At its Worldwide Developers Conference today, Apple announced iOS 9, due “this fall,” with features designed to make iOS more efficient, more intelligent, and better suited to working on the iPad. Many of Apple’s built-in apps are enhanced as well.
iOS Gets Intelligent -- Perhaps most interestingly, iOS 9 will be much smarter than iOS 8. This starts with Siri, which Apple claims will be more accurate and capable, to the point of performing complex searches on your device. For example, you could say, “Show me photos from my 2014 trip to San Francisco.” You’ll also be able to tell Siri to remember what the current app is displaying. For instance, if you were researching a trip destination in Safari, you could say, “Remind me of this tonight.” Or if you were looking at a Maps location, you could tell Siri to remind you about it when you get into your car.
Apple seems to have dropped the Spotlight name. Instead, search is just called Search, and is integrated with Siri. It will also once again be accessed by swiping to the right on the home screen, as opposed to swiping down in iOS 7 and 8. As with the enhanced Spotlight in OS X 10.11 El Capitan (see “Snow in Yosemite: Apple Introduces OS X 10.11 El Capitan,” 8 June 2015), iOS 9’s Search can show sports scores and schedules, weather forecasts, stock prices, and conversions. Most important, it will be able to search within apps, and developers will be able to create their own search hooks. In essence, if Siri can do something, chances are iOS 9 Search will be able to do it as well.
When you open Search, it will offer “Siri Suggestions” of relevant people and apps. It will also make suggestions for nearby places and news relevant to your location.
A number of features are being rolled into what Apple calls your “proactive assistant.” iOS 9 will observe your usage patterns and suggest apps on the Lock screen that you may want to open at particular times. It will also automatically suggest music and podcasts when you plug in headphones, based on your location and time of day. iOS 9 can also automatically create calendar events from email messages, even going so far as to tell you when you should leave to arrive on time, based on traffic and walking time. Finally, the new version of iOS will scan your email in an attempt to identify calls from unknown numbers.
In its continued sniping at Google and other tech giants who don’t have hardware-based business models, Apple emphasized that all information gathered would be anonymous. Even when information about your location or other personal data is necessary, it won’t be associated with your Apple ID, but will instead use a randomized identifier. Nor will any such data be linked to other Apple services or shared with third parties.
The iPad Levels Up -- For years, Apple has largely ignored the larger screen of the iPad, encouraging slightly different interfaces, but otherwise treating it as a big iPod touch. That’s no longer the case with iOS 9, as Apple will finally start taking advantage of the iPad’s larger screen. (And you have to think that this may be a prelude to an even larger iPad to be released simultaneously with iOS 9.)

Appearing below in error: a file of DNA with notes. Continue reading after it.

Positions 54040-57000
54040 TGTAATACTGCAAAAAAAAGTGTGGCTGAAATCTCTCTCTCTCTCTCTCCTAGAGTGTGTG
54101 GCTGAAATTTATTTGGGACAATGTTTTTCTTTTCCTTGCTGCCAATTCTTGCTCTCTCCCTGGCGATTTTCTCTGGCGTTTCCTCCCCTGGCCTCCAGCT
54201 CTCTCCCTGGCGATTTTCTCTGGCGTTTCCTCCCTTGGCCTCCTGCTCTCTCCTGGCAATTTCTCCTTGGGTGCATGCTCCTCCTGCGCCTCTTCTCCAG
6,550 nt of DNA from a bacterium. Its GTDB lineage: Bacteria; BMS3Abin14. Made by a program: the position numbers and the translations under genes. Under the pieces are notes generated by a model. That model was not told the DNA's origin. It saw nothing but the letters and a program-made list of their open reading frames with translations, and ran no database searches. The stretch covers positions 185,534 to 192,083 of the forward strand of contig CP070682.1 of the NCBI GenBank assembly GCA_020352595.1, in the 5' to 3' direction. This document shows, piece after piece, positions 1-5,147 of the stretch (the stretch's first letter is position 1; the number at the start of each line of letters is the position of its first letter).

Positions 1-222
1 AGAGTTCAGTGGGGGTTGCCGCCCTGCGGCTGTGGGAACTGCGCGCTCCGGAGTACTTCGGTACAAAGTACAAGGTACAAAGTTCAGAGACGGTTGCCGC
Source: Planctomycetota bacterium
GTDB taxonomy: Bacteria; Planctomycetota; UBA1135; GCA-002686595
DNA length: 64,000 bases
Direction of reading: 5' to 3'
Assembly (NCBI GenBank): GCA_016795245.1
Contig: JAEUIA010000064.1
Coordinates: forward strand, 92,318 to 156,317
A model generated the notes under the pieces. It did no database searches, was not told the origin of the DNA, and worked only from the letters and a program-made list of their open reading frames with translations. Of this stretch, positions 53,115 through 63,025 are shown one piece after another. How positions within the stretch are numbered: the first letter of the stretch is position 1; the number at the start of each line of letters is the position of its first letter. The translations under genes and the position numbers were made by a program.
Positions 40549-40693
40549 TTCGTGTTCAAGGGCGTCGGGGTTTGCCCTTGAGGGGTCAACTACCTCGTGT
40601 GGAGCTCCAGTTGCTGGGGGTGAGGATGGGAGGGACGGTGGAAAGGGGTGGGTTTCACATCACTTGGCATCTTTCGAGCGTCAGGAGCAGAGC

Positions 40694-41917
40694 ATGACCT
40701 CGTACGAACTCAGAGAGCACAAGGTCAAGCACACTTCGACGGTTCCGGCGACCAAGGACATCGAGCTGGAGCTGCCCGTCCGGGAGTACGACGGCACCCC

For those who have long cursed the difficulty of editing text on the iPad, text selection sees a huge improvement in iOS 9. You will be able to place two fingers on the screen to enable a “trackpad mode” that lets you select, edit, and move text. (Early reports from beta testers indicate that this will also be available on the iPhone 6 and iPhone 6 Plus.)
The keyboard also sees welcome improvements. A new Shortcut Bar is integrated with the QuickType bar, enabling you to easily cut, copy, paste, bold, or italicize text, plus insert images. Third-party apps can customize the Shortcut Bar. In addition, physical keyboards will be able to switch between apps and initiate searches, and third-party apps can integrate their own keyboard shortcuts. iOS 9 will reveal those shortcuts when you press Command, Option, or Control.
Perhaps the most important new development for the iPad is in multitasking. A new task switcher displays big full-screen app previews, which is nice, but what’s really interesting is that you will be able to work with multiple apps at once, thanks to three new technologies: Slide Over, Split View, and Picture in Picture.
Slide Over: In iOS 9, you will be able to slide in another app, without leaving the one you’re in. For example, you could slide in your Twitter timeline while browsing the Web, or jot down a quick note.
Split View: In this view, you can have two apps open at the same time, side-by-side, and adjust how much of the screen each one takes.
Picture in Picture: While watching a video or using FaceTime, you will be able to press the Home button to scale down the video to a corner of the screen. You can then use other apps while still watching your video, which can be moved and resized. For most situations, Picture in Picture probably won’t enhance your productivity.
These features may encourage many people to replace old iPads, since they’ll require an iPad Air, iPad Air 2, iPad mini 2, or iPad mini 3; Split View goes further, working only on the iPad Air 2.